Proposed dot-CA Rule Changes: Implications for Domain Registrations and Trademarks in Canada
Canada has prided itself on its multiculturalism, bilingualism and willingness to not just tolerate, but accept the cultures, conventions and customs of various other backgrounds. In following with this tradition, the Canadian Internet Registration Authority (CIRA), the organization that governs .ca domains, has proposed implementing French characters into .ca domain registrations. This change could have serious implications for Canadian domain owners, businesses, and trademark holders with a vested interest in their specific online domain name.
Allow me to first present some basic domain information for context. Top Level Domains (TLDs) are all mandated by The Internet Corporation for Assigned Names and Numbers (ICANN). Some examples of TLDs are .com, .org, .edu and .biz. Beneath TLDs come the ccTLDs; country code Top Level Domains. These include .eu, .de, .uk, and so forth. Many counties have specific domain extension, such as the .ca here in Canada has its own authority that operates underneath CIRA. There are usually specific criteria that need to be met before a ccTLD can be registered. CIRA requires that the domain owner must be a Canadian citizen, corporation, property owner, or have some other ownership within Canada. CIRA is proposing that, along with many other countries, Canadians should have the ability to have Internationalized Domain Names (IDNs). IDNs are domain names that contain at least one character in a language-specific script or alphabet. Examples of these are Chinese, Russian, Hindi, Latin, Arabic - or characters with diacritics, such as French. IDNs themselves have been around for more than ten years; though it was only two years ago that ICANN approved the creation of IDNs for country code Top Level Domains. It has taken since then for CIRA to propose the integration of IDNs for the .ca domain extension. On September 20th, CIRA opened a public consultation to receive feedback regarding the integration of IDNs and the implications for current domain owners. Their proposed plan is to move ahead with the registration of IDNs in two phases.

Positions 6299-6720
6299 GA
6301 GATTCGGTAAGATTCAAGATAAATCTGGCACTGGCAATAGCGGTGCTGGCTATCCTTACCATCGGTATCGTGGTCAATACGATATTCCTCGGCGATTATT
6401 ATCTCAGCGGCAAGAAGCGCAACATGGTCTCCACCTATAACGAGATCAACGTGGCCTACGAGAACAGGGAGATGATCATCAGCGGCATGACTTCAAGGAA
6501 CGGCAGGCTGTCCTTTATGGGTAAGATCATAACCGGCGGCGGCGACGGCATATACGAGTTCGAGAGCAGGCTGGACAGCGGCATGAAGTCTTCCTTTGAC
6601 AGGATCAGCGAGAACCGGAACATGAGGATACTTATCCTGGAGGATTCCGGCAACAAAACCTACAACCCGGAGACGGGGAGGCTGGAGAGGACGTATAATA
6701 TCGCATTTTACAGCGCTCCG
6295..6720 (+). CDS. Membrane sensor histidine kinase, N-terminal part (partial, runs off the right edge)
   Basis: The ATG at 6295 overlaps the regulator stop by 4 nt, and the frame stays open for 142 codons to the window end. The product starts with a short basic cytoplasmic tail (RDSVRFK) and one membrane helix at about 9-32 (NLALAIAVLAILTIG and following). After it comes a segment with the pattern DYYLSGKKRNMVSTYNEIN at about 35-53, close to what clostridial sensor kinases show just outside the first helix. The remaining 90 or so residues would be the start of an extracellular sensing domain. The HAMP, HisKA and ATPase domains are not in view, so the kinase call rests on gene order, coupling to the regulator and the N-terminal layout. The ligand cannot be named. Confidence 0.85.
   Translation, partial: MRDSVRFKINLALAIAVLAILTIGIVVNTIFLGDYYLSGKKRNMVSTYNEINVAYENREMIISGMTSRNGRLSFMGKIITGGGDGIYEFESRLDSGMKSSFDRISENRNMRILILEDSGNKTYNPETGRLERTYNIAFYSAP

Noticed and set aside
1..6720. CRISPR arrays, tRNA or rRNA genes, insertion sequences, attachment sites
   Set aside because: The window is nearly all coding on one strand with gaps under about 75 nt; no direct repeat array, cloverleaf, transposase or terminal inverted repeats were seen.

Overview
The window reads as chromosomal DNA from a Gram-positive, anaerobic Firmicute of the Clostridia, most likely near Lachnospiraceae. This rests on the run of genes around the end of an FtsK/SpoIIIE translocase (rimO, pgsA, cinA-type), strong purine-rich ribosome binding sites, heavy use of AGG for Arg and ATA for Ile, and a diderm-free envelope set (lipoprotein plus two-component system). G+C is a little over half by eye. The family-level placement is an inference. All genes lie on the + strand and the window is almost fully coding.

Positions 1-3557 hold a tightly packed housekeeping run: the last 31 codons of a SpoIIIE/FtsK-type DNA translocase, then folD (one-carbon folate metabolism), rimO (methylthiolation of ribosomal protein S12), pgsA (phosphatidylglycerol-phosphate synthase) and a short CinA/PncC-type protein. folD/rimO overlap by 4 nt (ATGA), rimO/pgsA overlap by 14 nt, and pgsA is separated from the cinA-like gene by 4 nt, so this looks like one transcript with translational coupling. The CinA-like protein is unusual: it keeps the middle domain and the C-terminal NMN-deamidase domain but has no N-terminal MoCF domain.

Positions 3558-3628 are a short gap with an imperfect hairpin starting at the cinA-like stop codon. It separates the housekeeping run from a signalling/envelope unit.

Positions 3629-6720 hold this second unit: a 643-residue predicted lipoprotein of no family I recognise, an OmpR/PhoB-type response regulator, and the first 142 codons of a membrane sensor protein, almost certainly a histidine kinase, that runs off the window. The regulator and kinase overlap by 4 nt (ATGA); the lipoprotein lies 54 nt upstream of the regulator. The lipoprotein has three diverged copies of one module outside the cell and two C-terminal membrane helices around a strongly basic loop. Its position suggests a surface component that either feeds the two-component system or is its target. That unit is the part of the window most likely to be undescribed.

The Sunrise Period
The Sunrise Period is a proposed 12-week period that would provide current registrants the opportunity to register any IDN variant combination of their existing domain names. To borrow the example provided by CIRA in their official documentation outlining their proposed IDN policy, the existing owner of preside.ca would have the opportunity to register all variants of their domain (préside.ca, prèsïdë.ca, prësîdê.ca, etc.) during the Sunrise Period before anyone else can attempt to register these domain variants. Current registrants may choose to register any and all variants that they choose; there will be no automatic assignment of IDNs for either current or future .ca registrants. At the end of the twelve weeks, the Sunrise Period would end and the Landrush Phase would commence.
The Landrush Phase